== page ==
Thursday, May 21, 2009

ACT, CPE, and bit of Frank Baum

This story takes a little telling.

In November 2004, the Council for Postsecondary Education required all public universities and KCTCS schools to place students with an ACT English score of 18 in a credit-bearing writing course, with an ACT mathematics score of 19 in guaranteeing a credit-bearing math assignment.

In November 2007, CPE amended its admissions regulation to specify that:
  • Students would need an ACT reading score of 21 as well as the 18 in English and the 19 in mathematics.
  • Students scoring below those levels would have to take either a non-credit developmental course or a credit-bearing course with "supplementary academic support, such as extra class sessions, additional labs, tutoring, and increased monitoring of students, beyond that usually associated with an entry-level course."
  • Schools would have to provide those courses in a student's first semester.
  • The new rules would go into effect in the fall of 2009.
Only, in January 2009, CPE voted to amend that regulation again to say that:
  • Students would only need a reading score of 20.
  • Students scoring below the standards could spread their special course work over two semesters.
  • The requirement for that coursework would go into effect in the fall of 2010.
And in May 2009 (tomorrow, in fact), President Bob King will present his regular report to the Council, including an update on Senate Bill 1 work that says the next step will be:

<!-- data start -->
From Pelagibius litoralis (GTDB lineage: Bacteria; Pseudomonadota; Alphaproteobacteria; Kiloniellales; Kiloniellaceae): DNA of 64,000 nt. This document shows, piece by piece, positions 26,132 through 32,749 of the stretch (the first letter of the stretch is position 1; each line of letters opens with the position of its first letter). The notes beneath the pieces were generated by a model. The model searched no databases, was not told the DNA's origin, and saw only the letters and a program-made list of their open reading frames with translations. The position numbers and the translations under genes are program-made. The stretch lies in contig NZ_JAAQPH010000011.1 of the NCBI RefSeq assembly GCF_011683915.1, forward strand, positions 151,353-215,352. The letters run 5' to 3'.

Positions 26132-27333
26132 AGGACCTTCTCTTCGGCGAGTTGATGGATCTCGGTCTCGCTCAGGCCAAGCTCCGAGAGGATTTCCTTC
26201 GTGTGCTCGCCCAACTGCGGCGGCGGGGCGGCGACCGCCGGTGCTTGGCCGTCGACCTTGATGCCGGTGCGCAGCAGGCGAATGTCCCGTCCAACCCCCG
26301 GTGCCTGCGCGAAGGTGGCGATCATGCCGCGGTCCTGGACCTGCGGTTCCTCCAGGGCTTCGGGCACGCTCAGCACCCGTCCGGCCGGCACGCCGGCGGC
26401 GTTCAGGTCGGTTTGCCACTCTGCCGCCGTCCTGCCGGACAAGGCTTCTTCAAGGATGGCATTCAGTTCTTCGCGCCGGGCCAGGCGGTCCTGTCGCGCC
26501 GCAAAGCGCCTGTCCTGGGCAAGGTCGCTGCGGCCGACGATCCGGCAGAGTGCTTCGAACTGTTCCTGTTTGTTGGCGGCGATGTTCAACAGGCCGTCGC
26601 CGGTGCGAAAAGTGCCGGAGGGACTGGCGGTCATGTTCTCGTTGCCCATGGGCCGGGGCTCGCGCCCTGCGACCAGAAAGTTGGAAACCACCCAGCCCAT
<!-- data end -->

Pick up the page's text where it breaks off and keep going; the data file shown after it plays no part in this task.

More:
to review the current systemwide public postsecondary placement policy in English and mathematics and, working with institutional representatives and KDE, to determine whether revisions are needed in those content standards.
That raises the possibility that by the time the new placement policy goes into effect, every number, date, and timeline will have been replaced at least once, like the memorable tin woodsman Dorothy met on her way to visit the Wizard of Oz.

Is CPE heartless, to be changing the rules so often? Probably not.

Instead, the November 2007 decision may have been made without enough active discussion, meaning that too few brains contributed to figuring out what would be needed to make the changes work.

If so, I'm glad that CPE has the courage to give each element a new round of careful attention.


  1. Those numbers are not content standards as suggested in the quote. They are cut-points on a score distribution or proficiency standards. Those who confuse the two, content standards and proficiency standards, seem not to know much about other areas of testing either.

  2. CPE could have people who understand those issues working on the substance, but not have those people checking President King's exact wording. I hope it's that simple.

    If it isn't, I see another worrisome possibility.

    CPE might say that their three ACT cut-points are all the information they need to provide about students need when they enter in college. If that happened, the effort to align P-12 content standards with college readiness would be doomed from the outset. I don't think that's likely to happen, because the legislation is pretty explicit about what's needed and how it will be used.


Updates and data on Kentucky education!